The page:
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Prevalence of Eclampsia and Its Maternal-Fetal Outcomes at Gandhi Memorial Hospital, Addis Ababa Ethiopia, 2019: Retrospective Study

Authors Wassie AY, Anmut W

Received 22 December 2020

Accepted for publication 6 February 2021

Published 22 February 2021 Volume 2021:13 Pages 231—237

DOI https://doi.org/10.2147/IJWH.S298463

Checked for plagiarism Yes

Review by Single anonymous peer review

Peer reviewer comments 2

Editor who approved publication: Dr Everett Magann


Addisu Yeshambel Wassie, Walellign Anmut

Department of Midwifery, College of Health Science and Medicine, Wolaita Sodo University, Wolaita Sodo, Ethiopia

Correspondence: Addisu Yeshambel Wassie Email addisyes3@gmail.com

Background: Eclamptic disorder during pregnancy is one of the common problems in sub-Saharan countries and forms one of the deadly triads along with hemorrhage and infection which complicates feto-maternal outcomes of pregnancy. So, the purpose of this study was to assess the prevalence of eclampsia and its maternal and fetal outcome in Gandhi Memorial Hospital, Addis Ababa Ethiopia, 2019.
Methods: A descriptive retrospective cross-sectional study was employed on a review of all cases of women who were delivered at Gandhi memorial Hospital from 1st of September 2017 to –last of August 2018. Data were analyzed using SPSS version 25 software. Descriptive statistics were used to calculate frequencies and percentages and data was presented using texts and, tables.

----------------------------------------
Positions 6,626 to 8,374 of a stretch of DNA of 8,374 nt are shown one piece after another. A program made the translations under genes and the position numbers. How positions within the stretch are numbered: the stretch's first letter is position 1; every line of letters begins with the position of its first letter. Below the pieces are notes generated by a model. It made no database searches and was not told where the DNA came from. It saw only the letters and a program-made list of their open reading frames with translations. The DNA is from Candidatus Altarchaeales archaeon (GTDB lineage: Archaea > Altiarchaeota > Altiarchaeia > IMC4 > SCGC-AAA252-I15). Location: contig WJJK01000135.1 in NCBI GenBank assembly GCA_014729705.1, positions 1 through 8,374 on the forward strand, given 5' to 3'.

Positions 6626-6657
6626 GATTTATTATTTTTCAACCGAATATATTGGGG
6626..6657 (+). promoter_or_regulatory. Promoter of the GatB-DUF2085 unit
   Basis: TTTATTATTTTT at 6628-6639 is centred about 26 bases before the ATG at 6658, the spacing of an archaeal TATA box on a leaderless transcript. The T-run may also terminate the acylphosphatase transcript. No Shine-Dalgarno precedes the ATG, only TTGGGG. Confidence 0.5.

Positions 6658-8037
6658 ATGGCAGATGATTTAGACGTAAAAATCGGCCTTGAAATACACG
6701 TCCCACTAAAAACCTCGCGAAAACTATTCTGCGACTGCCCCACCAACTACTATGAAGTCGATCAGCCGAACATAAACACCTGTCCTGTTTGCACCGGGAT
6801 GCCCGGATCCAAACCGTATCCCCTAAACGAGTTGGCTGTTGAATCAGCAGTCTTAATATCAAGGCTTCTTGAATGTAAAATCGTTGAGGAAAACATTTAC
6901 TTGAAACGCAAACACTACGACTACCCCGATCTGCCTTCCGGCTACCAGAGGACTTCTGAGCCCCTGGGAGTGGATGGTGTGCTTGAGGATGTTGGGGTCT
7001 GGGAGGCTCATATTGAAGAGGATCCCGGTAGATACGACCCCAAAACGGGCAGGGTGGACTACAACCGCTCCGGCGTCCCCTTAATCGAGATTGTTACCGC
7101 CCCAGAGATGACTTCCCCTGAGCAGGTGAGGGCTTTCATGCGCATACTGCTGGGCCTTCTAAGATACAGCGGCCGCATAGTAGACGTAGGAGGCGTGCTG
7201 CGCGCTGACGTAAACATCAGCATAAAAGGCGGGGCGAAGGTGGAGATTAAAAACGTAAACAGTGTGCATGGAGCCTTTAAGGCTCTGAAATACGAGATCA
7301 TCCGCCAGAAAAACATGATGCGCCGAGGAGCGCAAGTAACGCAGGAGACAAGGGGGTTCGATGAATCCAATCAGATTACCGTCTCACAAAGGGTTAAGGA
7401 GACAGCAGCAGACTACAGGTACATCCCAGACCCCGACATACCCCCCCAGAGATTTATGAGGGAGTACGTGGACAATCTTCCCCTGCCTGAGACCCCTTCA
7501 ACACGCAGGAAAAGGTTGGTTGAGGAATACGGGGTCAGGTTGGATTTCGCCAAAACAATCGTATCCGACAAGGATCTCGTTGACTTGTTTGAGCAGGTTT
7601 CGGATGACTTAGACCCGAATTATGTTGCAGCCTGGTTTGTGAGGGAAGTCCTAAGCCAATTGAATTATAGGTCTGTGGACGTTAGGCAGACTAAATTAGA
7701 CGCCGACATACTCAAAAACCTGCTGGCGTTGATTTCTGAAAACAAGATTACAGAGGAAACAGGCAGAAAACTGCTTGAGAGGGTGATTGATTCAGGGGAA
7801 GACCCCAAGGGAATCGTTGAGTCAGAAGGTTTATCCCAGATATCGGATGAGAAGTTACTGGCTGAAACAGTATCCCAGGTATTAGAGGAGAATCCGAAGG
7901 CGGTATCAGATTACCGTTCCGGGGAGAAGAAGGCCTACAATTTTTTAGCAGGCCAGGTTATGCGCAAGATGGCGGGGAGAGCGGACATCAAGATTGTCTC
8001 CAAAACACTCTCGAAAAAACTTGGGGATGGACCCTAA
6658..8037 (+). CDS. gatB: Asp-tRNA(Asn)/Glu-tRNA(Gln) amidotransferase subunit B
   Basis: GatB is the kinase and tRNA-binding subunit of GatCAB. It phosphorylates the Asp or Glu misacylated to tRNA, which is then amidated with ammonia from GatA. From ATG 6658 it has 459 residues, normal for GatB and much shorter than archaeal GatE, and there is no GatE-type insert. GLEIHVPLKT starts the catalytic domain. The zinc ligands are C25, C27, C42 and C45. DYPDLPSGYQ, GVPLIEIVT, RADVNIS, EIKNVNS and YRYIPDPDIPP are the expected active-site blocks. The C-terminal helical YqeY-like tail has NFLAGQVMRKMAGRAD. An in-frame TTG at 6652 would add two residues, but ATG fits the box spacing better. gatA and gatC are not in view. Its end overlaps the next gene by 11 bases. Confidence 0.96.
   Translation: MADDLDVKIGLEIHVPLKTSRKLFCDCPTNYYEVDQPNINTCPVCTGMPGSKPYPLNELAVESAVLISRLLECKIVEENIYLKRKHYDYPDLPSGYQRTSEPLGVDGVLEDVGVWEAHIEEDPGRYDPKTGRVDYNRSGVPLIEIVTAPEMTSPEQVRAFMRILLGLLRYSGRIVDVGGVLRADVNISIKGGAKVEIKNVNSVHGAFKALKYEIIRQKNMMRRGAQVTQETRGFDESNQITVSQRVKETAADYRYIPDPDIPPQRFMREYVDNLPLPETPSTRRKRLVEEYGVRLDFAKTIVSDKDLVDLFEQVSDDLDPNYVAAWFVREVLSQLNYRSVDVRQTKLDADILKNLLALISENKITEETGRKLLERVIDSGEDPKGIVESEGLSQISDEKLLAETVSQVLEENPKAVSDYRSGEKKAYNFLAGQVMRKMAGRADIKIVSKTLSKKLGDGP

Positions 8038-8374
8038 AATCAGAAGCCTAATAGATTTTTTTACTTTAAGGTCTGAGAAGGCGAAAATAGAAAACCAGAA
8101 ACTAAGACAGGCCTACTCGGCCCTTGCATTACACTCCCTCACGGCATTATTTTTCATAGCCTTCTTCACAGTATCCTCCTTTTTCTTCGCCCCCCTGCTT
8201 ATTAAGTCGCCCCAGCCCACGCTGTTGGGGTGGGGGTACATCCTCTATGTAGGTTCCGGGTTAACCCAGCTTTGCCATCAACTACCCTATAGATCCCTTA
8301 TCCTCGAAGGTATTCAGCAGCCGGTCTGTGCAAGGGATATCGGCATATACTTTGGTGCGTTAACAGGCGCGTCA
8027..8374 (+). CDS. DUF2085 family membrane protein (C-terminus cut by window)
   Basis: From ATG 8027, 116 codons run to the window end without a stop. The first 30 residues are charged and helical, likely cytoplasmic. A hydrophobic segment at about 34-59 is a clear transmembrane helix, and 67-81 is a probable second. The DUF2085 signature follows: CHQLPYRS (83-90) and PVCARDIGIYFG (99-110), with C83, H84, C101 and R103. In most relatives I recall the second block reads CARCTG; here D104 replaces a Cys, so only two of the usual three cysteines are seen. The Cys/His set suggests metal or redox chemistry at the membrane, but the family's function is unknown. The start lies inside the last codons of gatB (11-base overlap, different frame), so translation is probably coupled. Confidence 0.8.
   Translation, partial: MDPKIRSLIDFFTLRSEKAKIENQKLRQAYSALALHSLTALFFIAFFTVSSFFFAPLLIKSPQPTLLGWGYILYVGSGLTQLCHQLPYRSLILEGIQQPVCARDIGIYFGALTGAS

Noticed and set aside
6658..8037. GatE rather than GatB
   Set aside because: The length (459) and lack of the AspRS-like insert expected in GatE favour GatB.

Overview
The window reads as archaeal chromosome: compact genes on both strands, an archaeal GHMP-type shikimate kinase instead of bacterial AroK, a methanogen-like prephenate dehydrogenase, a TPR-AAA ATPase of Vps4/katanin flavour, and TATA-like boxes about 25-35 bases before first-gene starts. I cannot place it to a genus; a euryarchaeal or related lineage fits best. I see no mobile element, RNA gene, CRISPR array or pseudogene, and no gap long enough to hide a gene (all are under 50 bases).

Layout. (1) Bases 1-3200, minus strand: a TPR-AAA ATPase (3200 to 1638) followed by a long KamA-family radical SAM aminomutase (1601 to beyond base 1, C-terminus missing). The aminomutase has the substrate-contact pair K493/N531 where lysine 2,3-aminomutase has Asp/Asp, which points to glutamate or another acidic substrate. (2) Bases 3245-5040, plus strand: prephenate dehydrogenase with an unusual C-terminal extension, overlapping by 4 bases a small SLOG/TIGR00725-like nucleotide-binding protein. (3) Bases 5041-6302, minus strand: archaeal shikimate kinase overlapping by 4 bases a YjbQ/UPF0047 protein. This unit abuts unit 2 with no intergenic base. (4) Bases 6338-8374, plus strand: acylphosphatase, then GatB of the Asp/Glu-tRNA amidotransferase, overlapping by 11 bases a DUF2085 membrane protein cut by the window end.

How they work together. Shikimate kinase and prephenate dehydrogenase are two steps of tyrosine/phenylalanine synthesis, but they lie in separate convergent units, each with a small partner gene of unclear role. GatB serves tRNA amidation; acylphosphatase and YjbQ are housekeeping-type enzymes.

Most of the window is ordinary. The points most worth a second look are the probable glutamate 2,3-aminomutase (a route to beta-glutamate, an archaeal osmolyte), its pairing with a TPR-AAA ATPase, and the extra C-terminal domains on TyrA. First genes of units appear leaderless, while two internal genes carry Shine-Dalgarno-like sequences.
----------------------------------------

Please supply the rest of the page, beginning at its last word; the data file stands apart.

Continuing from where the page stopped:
Results: Out of the total deliveries, the prevalence of eclampsia was found to be 6.2%. In our experience of a very high rate of eclampsia, fortunately, we had only 3 maternal deaths out of the total cases. However, neonatal mortality and stillbirths had been extremely high: 41 (22.1%) of stillbirths and 30.3% neonatal deaths (a total burden of 52.4% of perinatal mortality). About 70.8% had reported a history of prior pregnancy-induced hypertension and 73.5% induced their current pregnancy following eclampsia. From mothers who required interventions to terminate the pregnancy by induction, 47.8% ended by cesarean section secondary to non-reassuring fetal status (29.2%). The majority (91.9%) had taken magnesium sulfate for the management of convulsion and 86.5% had taken hydralazine for hypertension management. Abruption of the placenta (96.2%), postpartum-hemorrhage (89.2%), and HELLP syndrome (83.8%) were major maternal adverse outcomes reported, and 22.1% of pregnancy was ended as stillbirth. Over 53.6% of delivered babies, 18.4% of neonates required admission to nursery/NICU referral.
Conclusion: The prevalence of eclampsia was relatively high, with corresponding high maternal and perinatal morbidity and mortality. Increasing early detection before pregnancy, antenatal screening, and the use of magnesium sulfate to control convulsions will reduce the disorder and associated morbidity and mortality for both mother and fetus.

Keywords: eclampsia, prevalence, feto-maternal outcome, Ethiopia

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